This study compared the frequency of blood pressure elevation in a selected Native American and white population.
Three hundred individuals participated: 87 Native Americans, 210 whites, and 3 others.
Data were gathered using a questionnaire that addressed residence, sex, age, race, occupation, height, smoking, alcohol use, tea/coffee consumption, medications, and past or present illness.
Weight and blood pressure were measured by the researchers at the time of data collection.
The sample mean for systolic blood pressure (SBP) was 124 mm Hg (SD 14.78) and diastolic blood pressure (DBP) was 77 mm Hg (SD 10.13).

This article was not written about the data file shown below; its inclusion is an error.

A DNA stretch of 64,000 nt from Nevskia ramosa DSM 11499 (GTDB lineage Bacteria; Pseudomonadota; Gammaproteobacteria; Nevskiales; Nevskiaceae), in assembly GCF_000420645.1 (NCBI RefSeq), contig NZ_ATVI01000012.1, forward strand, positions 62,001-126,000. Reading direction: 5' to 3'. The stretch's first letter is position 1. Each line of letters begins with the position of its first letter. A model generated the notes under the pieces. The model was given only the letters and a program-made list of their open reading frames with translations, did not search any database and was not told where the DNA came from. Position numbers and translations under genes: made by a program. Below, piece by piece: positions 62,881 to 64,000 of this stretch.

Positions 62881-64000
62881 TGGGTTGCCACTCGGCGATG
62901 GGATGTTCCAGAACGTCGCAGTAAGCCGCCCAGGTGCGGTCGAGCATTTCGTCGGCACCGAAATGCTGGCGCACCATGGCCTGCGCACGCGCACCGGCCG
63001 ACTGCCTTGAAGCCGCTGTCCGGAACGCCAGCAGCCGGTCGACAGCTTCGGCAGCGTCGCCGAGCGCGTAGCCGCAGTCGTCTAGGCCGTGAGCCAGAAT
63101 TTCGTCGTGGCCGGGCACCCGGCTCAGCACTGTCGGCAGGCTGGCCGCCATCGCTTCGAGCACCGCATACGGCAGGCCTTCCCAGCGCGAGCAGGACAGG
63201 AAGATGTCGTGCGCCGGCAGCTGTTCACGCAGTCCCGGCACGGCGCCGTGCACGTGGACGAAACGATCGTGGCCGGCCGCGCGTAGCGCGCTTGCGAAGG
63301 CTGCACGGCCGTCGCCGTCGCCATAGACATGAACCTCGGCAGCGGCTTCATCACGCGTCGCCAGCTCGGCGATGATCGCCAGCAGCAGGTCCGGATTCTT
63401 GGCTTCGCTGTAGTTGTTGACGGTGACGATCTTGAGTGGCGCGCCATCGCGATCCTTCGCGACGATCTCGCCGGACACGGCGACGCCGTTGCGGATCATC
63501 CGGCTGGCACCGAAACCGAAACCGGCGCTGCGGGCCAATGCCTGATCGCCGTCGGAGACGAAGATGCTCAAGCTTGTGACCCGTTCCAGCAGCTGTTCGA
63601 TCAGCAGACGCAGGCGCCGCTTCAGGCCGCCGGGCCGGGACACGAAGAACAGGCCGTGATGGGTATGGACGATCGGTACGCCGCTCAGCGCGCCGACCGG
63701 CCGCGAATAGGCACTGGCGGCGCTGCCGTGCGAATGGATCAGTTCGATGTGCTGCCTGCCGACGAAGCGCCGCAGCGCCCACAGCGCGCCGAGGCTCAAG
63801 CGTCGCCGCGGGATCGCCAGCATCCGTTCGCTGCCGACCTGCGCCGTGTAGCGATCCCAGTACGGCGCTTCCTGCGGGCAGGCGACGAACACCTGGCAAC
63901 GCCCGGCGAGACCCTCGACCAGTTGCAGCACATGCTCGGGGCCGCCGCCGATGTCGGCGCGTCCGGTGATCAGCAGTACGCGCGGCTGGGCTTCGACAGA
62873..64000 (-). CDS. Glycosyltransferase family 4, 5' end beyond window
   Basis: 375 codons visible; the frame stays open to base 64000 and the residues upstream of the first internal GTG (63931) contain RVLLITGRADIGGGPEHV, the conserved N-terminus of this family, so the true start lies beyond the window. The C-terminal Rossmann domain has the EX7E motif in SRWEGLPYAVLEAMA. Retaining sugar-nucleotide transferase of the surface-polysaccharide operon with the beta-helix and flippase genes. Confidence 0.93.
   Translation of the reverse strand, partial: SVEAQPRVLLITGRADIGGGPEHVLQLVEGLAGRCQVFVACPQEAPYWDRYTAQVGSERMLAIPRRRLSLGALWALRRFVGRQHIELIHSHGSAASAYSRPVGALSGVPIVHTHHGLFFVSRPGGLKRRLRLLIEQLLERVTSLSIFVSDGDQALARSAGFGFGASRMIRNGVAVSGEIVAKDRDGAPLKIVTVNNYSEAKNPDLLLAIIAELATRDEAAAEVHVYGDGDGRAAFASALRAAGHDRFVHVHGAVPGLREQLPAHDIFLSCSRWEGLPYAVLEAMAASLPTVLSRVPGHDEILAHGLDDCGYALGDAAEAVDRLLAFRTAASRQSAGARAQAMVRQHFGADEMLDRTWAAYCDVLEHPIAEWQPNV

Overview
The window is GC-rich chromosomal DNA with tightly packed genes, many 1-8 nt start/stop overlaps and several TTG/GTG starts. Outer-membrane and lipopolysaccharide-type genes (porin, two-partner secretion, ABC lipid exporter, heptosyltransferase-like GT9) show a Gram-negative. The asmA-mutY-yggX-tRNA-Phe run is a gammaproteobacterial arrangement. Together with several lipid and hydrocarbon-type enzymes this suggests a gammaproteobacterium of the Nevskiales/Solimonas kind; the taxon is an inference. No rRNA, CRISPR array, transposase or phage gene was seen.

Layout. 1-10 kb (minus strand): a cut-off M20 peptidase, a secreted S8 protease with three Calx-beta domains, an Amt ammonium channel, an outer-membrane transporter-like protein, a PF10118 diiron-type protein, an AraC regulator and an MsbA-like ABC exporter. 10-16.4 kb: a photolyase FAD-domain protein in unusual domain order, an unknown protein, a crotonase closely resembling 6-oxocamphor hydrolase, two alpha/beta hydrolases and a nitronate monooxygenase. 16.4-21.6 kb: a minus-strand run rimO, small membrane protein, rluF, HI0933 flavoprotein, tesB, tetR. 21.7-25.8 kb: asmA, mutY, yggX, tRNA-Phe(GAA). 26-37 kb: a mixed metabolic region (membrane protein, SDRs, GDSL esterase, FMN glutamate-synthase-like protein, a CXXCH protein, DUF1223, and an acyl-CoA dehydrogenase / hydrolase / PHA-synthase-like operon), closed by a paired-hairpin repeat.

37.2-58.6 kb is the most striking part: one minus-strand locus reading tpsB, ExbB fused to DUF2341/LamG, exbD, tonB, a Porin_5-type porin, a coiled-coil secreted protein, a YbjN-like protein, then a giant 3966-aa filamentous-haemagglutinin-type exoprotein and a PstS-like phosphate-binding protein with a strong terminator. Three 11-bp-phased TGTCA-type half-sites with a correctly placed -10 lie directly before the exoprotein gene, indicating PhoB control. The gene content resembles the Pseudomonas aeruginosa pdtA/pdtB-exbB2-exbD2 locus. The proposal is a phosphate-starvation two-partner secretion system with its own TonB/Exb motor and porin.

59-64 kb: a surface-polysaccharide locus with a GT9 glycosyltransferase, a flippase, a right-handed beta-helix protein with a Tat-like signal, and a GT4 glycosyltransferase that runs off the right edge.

One-way analysis of variance showed age groups and sex to affect blood pressure significantly (P = 0.0001).
Mots-clés Pascal : Hypertension artérielle, Amérindien, Etats Unis, Amérique du Nord, Amérique, Epidémiologie, Homme, Appareil circulatoire pathologie, Caucasoïde, Race, Facteur risque
Mots-clés Pascal anglais : Hypertension, Amerindian, United States, North America, America, Epidemiology, Human, Cardiovascular disease, Caucasoid, Race, Risk factor
Notice produite par :
Inist-CNRS - Institut de l'Information Scientifique et Technique
Cote : 93-0444364
Code Inist : 002B12B05B. Création : 199406.